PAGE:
A new app called Continuous Mobile Development Environment has been released, and it’s a professional C# and F# IDE for iOS devices.
The app was built with Xamarin and developed by Frank Krueger, a longtime independent developer who made apps like iCircuit and Calca. The Continuous app offers full syntax highlighting and code completion, including documentation for more than 60,000 symbols. There is F# support with the open-source FSharp Compiler to allow Continuous to deliver support for .NET’s standard library, according to a Xamarin blog post.
Continuous is fast and works completely offline. It also integrates keys for C# and F# development, and it enables developers to carry on development with the Visual Studio and Xamarin IDEs.
Developers can learn more about the app at continuous.code.
NVIDIA debuts new VR technology
NVIDIA researchers are preparing to demo a new technique that matches the physiology of the human eye to heighten virtual reality experiences.
The demo is coming to the annual SIGGRAPH computer graphics conference, and it will display a new perceptually based foveated rendering technique that lets developers create better virtual environments. A human’s vision has two components: foveal and peripheral vision. Foveal vision provides detailed vision, while peripheral covers a wider field of view, and the differences in these components is what inspired foveated rendering systems, according to an NVIDIA blog post.
NVIDIA said that foveated rendering “taken too far” will lead to a flicker or blur, or what virtual reality developers call “tunnel vision.” The full project can be viewed here.
Inflectra releases SpiraTeam 5.0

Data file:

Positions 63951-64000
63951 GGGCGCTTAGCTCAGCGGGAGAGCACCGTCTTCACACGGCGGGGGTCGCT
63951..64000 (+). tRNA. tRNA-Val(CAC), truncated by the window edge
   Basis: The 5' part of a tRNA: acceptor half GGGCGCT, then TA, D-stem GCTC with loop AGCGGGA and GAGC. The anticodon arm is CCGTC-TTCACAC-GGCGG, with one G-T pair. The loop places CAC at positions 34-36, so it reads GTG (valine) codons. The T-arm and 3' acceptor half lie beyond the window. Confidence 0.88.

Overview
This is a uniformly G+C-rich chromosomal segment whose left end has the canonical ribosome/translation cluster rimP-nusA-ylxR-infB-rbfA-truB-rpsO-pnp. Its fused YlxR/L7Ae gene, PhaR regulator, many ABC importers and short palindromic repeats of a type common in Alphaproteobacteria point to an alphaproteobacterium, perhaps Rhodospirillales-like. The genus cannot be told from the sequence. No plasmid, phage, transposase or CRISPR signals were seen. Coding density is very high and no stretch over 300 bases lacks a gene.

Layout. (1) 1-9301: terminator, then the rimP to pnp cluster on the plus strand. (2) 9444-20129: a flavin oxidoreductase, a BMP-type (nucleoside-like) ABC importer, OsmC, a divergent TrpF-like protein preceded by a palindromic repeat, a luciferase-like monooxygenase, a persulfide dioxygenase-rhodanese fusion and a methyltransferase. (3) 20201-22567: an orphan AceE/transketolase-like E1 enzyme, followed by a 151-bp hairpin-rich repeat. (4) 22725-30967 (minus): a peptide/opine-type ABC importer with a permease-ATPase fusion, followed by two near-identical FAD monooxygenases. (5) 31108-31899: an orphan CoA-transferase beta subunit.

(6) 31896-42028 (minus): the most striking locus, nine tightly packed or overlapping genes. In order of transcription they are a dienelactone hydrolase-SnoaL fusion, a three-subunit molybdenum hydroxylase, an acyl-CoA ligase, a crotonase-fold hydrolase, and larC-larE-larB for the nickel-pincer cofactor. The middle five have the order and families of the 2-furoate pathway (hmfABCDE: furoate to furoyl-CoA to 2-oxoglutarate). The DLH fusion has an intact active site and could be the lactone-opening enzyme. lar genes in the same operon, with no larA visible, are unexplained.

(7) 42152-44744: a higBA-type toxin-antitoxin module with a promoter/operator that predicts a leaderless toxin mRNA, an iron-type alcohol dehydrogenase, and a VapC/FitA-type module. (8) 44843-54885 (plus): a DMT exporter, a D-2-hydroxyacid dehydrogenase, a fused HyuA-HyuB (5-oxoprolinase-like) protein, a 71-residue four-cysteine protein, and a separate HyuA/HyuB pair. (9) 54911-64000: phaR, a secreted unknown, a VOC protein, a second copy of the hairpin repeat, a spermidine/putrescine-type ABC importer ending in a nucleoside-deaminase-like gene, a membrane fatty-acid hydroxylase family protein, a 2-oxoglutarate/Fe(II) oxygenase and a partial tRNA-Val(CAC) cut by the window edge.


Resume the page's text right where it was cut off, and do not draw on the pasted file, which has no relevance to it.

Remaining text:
Inflectra released SpiraTeam 5.0, the software development company’s application life-cycle management tool.
This version provides a platform to developers, testers, and project managers to collaborate. It also gives teams a brand new interface that allows them to work seamlessly across all devices. It allows developers to check bugs while they are on the go, and testers can run their complex tests on their tablets or mobile devices.
SpiraTeam 5 gives teams prebuilt workflows for requirements management, testing, resourcing and bug tracking, said the company. SpiraTeam 5 also includes built-in source-code management. The ALM solution includes a testing suite, which is available separately as SpiraTest, and its new interface allows for testing applications and systems.
Survey: Containers still difficult to deploy
According to a survey of IT professionals, 70% of respondents said that using containers today allows them to save money, manage infrastructure, and increase flexibility. But many challenges still remain, especially when it comes to deploying.
NetEnrich surveyed 200 IT professionals, focusing on the use of containers and related technologies. Companies are moving toward container adoption, but these organizations are still running into a few issues. The biggest issue has been integrating containers into an IT environment. According to the survey, security and managing containers are their biggest gripes, and a lack of experience and container tech among the staff is another difficulty when deploying containers.
About 66% of IT pros described how difficult it is to learn how to efficiently use container tech like Docker, Kubernetes and Mesos. While 21% said these technologies were highly challenging, 66% described it as moderately challenging.
Flash usage and other changes in Firefox
Beginning in August, Firefox will block certain Flash content that Mozilla does not find to be essential to their users’ experience. Firefox will continue to support legacy Flash content, but these new changes should bring Firefox uses enhanced security, more battery life, and a better browser experience.
Firefox “implemented Web APIs to replace functionality that was formerly provided only by plug-ins,” according to a Mozilla blog. Since websites have switched from Flash to other web technologies, the plug-in crash rate in Firefox has dropped, so Firefox plans on continuing this trend by blocking Flash content that is invisible to users, according to Mozilla’s blog.
There is a list of Flash content that can be replaced with HTML, and Mozilla plans to add to this list over the years. Also, later this year, Mozilla plans on extending this list to include the use of Flash to check content viewability. Doing so will improve device battery life and performance when using Firefox.
More information can be found here.